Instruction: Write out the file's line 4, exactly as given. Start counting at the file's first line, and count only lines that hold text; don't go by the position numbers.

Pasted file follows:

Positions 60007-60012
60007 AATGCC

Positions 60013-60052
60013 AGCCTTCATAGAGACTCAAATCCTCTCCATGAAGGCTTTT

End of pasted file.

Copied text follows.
60013 AGCCTTCATAGAGACTCAAATCCTCTCCATGAAGGCTTTT